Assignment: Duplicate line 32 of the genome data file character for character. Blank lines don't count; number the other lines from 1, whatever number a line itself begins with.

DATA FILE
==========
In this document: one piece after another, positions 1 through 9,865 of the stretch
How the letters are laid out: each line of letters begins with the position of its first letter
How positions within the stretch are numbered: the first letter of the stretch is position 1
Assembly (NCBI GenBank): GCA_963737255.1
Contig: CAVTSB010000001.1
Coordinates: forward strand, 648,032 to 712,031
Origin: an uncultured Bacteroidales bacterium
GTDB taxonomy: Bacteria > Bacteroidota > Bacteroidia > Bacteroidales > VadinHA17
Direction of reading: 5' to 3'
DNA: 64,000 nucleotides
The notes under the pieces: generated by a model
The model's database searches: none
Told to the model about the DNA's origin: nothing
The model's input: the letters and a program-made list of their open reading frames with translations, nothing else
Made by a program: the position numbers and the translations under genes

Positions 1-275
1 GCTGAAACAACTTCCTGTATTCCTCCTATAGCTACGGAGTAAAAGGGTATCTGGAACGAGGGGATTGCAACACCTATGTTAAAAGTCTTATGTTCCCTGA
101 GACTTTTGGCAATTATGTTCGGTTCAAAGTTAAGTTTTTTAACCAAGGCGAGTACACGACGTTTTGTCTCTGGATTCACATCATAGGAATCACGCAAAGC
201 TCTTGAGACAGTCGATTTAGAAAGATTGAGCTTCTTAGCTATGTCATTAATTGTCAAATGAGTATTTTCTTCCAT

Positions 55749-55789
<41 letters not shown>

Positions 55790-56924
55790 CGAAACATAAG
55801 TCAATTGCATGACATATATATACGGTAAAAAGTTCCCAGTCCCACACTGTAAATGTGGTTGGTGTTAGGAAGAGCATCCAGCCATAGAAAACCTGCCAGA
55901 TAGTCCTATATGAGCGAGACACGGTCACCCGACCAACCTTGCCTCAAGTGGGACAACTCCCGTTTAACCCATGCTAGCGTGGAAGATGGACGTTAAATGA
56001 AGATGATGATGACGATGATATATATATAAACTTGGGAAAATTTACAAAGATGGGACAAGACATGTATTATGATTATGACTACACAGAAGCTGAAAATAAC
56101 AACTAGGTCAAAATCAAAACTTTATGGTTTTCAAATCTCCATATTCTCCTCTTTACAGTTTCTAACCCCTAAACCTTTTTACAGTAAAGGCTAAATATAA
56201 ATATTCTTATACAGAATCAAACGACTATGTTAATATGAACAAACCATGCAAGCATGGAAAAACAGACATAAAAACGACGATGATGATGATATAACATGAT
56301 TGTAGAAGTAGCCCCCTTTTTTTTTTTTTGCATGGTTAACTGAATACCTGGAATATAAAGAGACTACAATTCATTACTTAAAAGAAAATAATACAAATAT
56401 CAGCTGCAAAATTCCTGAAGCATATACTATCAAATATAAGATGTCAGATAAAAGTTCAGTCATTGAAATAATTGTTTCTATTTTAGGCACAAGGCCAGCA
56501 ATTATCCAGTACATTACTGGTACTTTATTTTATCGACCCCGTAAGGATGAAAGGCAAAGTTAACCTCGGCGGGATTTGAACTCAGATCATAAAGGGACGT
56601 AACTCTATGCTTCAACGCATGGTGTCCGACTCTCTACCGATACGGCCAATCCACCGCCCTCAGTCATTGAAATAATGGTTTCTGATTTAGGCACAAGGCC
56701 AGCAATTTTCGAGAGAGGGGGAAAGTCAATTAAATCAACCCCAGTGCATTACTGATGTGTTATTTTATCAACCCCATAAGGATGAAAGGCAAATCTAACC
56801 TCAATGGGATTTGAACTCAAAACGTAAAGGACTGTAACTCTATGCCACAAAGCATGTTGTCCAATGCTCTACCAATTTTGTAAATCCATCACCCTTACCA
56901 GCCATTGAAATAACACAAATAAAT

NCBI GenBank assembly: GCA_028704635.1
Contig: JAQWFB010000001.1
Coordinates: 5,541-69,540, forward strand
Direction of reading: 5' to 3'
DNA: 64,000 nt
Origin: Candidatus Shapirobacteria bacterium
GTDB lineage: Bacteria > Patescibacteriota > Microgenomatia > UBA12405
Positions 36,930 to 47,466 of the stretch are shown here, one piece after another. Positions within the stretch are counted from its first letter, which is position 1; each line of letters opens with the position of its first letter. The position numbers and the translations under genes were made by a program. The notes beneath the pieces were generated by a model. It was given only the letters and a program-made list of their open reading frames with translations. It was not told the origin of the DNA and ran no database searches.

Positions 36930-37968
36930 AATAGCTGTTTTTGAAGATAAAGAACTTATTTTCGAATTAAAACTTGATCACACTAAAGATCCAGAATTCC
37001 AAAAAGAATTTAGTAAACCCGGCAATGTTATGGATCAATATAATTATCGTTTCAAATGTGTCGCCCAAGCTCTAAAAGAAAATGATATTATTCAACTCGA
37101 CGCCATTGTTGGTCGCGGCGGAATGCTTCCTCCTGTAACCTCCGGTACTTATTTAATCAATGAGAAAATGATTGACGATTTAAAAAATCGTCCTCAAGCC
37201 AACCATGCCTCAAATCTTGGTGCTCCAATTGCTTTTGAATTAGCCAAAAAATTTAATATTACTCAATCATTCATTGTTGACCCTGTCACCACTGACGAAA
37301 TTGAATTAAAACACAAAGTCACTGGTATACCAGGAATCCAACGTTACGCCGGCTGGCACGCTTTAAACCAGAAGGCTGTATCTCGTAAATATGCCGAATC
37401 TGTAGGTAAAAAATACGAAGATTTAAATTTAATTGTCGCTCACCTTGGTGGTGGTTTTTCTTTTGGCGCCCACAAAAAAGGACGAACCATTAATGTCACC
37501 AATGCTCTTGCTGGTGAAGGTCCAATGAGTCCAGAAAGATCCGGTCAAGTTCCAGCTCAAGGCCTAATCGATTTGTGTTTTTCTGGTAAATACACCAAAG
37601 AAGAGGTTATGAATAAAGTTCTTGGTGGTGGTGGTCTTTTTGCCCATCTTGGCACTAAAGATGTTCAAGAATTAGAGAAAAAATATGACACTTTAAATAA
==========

56601 AACTCTATGCTTCAACGCATGGTGTCCGACTCTCTACCGATACGGCCAATCCACCGCCCTCAGTCATTGAAATAATGGTTTCTGATTTAGGCACAAGGCC